“I needed the experience of images of myself that were not about beauty, but just about. I don’t always like how we make ourselves up for images. I liked how it was really, truly just an experience and not a stressful one and not one with a particular goal. It wasn’t “a shoot”. It was just a was. I needed that. And I was okay with being imaged however I was. I needed to see me and make friends with me again.”
// INTISAR ABIOTO //
I have a strong desire for you to understand how I work.
I am a photographer, yes. But the value in what I do lies more in my ability to create safe spaces for authenticity, to facilitate meaningful experiences based on what comes up in that authentic space, to allow it to unfold, and to decipher the symbolism that comes forward. For me, making photographs is a practice that can enhance an experience by allowing the person living it to be able to view what has happened and reflect on it from an alternative perspective.
I’m not just here to make things pretty. The world doesn’t need more mask-makers. I am the one who will photograph you when you are willing to take the mask off.
For my session with Intisar, I asked her to bring items that were meaningful to her, and I brought items of my own that I feel hold energetic power and made them available.
When she arrived, we talked for a long time. About ancestry. About being a messenger for truth – uncomfortable truth. We talked about censorship, privilege, guilt, self, memories, stories, healing, intention. These things that pass through us. And then we simply made ourselves (and the studio and the items we brought) vessels for these things.
Here are the images we made.
Thank you, Intisar.
I am a light worker.
Light work, by nature, requires shadow work – looking at the dark, hurt, dysfunctional parts of ourselves. If you’ve followed my photography, you have seen me publicly address my own shadows through self-portraiture and words. And though I have spent less time highlighting it, I have worked closely with others on addressing shadows to transform them into the light of consciousness.
It is not comfortable work. It requires the strength and courage to honestly confront the shadows that reside within the self and within others. It requires patience and perseverance, addressing pieces at a time so as to not become overwhelmed by the power of shadow and pain. The potential of this shadow power is immense. One does not have to look far to see examples of humans who have been greatly corrupted by shadow (also known as evil, ego, trauma, to name a few). Some have become so overtaken that they have become merely shells of humans, exercising the terrorizing power of shadow, relentlessly inflicting trauma onto others.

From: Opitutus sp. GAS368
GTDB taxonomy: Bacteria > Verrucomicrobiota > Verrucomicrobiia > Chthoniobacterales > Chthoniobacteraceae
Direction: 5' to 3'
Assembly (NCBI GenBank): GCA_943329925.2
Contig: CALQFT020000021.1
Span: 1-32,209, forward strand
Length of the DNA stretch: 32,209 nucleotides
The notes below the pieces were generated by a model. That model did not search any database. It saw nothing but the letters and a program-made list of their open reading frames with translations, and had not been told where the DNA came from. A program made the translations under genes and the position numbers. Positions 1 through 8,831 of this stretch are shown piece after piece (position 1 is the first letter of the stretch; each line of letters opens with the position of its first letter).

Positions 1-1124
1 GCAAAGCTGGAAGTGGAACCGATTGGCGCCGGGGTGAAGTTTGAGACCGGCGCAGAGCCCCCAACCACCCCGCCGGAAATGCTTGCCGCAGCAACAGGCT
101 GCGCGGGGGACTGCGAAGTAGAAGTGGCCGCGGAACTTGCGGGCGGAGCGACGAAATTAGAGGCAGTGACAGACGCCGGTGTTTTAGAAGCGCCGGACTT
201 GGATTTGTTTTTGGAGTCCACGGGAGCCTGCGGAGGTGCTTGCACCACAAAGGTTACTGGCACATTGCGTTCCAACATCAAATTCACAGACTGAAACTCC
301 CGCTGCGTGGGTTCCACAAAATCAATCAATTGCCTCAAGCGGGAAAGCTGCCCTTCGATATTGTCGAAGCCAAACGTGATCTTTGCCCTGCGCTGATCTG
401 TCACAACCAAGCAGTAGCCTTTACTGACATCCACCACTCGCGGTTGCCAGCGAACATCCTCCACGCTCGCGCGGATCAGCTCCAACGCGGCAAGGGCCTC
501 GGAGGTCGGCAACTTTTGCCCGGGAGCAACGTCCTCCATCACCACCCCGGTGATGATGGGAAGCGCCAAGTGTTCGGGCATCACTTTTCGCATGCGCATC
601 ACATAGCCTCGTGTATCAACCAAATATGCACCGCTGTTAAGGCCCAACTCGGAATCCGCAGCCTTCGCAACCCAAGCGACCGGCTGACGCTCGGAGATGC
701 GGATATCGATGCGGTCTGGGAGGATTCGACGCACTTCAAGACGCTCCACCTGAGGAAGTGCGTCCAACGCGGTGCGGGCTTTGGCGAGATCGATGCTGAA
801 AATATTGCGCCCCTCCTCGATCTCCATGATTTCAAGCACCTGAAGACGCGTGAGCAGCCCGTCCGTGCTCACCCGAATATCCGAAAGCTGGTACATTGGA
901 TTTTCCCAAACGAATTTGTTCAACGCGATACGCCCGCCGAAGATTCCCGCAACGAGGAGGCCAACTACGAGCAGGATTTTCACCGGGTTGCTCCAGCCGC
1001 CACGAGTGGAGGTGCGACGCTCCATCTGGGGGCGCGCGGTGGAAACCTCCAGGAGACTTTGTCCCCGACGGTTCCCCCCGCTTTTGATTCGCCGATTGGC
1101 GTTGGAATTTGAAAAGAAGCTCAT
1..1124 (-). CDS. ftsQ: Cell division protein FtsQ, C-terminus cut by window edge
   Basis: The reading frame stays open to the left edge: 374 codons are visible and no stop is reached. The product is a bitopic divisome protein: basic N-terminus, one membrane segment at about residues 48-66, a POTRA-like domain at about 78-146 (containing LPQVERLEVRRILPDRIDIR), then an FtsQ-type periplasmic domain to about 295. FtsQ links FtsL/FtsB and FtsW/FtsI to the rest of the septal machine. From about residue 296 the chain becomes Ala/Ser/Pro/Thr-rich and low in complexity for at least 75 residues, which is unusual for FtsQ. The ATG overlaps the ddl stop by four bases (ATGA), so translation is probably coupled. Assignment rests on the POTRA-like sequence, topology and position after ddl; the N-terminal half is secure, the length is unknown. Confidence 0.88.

I believe that at the core, truth is truth, though there are many storylines and symbols and languages we can use to try and make sense of abstract ideas and communicate them to one another. One storyline or set of symbols that helps me to make sense of shadow is to think of it as a psychological virus. For centuries, this has been referred to by indigenous peoples as “wetiko”, a virus that lives in the human psyche, using us as hosts and vessels for its power. In Western culture, we more commonly understand and refer to the concept of wetiko as trauma. All of us have experienced trauma in some form as a result of the actions of others, whether directly or indirectly. Trauma is widespread in our culture, manifesting as exploitation, slavery, corruption, pollution, factory farming, and the “us & them” mentalities that create racism, sexism, speciesism, and other “isms” that divide us as a people, as a living, unified Earth. People who are suffering from wetiko, or trauma, unconsciously project their shadow aspects onto us, and when left unresolved, this wetiko or trauma spreads throughout our being, and we become hosts for this psychological virus, manifesting it through mental illness and physical dis-ease.
This phenomenon of wetiko, or trauma, is truly at the root of all the problems of the world, and we are witnessing the powerful effects it is having on our planet as we destroy,cannibalize and exploit our own humanity and home in the name of power. We have been brainwashed by this psychological virus to think that this ego-based power is what we desire, when in truth, it is insanity. True empowerment resides in vulnerability, surrender, equality, harmony and love.
It is our job as individuals and as a people, to address this shadow power, this trauma, this ego, this wetiko virus in ourselves so that its destructive energy ends with us. We have the power to transform our own shadows into light. This is how we will heal. This is how we spiritually evolve as a collective people. This is truth as I understand it.
If you are interested, you can read more about wetiko here. I will say again, that there are many ways to speak about truth. The metaphors are not important except as a passage for creating understanding.
What are your thoughts?
You are magic.
You are sparkle and shimmer.
You are elegance and power like a stretchy rubber band covered in fairy dust.
Love you, beauty.